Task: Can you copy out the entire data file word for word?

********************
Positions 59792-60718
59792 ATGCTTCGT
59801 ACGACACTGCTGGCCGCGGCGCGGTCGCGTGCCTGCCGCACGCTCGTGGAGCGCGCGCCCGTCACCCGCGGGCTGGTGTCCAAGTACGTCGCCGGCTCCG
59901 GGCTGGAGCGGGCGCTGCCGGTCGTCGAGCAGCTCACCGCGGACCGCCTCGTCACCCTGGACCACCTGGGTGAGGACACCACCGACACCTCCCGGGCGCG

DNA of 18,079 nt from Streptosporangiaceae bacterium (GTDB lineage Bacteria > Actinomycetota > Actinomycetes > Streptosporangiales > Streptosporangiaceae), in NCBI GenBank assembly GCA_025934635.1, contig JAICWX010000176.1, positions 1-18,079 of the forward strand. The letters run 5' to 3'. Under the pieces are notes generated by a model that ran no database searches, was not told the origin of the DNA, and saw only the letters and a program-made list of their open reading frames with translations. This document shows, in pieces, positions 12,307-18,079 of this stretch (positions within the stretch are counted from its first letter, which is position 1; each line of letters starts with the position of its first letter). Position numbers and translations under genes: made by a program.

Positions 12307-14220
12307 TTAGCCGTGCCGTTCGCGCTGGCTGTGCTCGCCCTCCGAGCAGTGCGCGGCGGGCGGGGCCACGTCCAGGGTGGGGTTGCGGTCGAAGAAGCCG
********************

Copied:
Positions 59792-60718
59792 ATGCTTCGT
59801 ACGACACTGCTGGCCGCGGCGCGGTCGCGTGCCTGCCGCACGCTCGTGGAGCGCGCGCCCGTCACCCGCGGGCTGGTGTCCAAGTACGTCGCCGGCTCCG
59901 GGCTGGAGCGGGCGCTGCCGGTCGTCGAGCAGCTCACCGCGGACCGCCTCGTCACCCTGGACCACCTGGGTGAGGACACCACCGACACCTCCCGGGCGCG

DNA of 18,079 nt from Streptosporangiaceae bacterium (GTDB lineage Bacteria > Actinomycetota > Actinomycetes > Streptosporangiales > Streptosporangiaceae), in NCBI GenBank assembly GCA_025934635.1, contig JAICWX010000176.1, positions 1-18,079 of the forward strand. The letters run 5' to 3'. Under the pieces are notes generated by a model that ran no database searches, was not told the origin of the DNA, and saw only the letters and a program-made list of their open reading frames with translations. This document shows, in pieces, positions 12,307-18,079 of this stretch (positions within the stretch are counted from its first letter, which is position 1; each line of letters starts with the position of its first letter). Position numbers and translations under genes: made by a program.

Positions 12307-14220
12307 TTAGCCGTGCCGTTCGCGCTGGCTGTGCTCGCCCTCCGAGCAGTGCGCGGCGGGCGGGGCCACGTCCAGGGTGGGGTTGCGGTCGAAGAAGCCG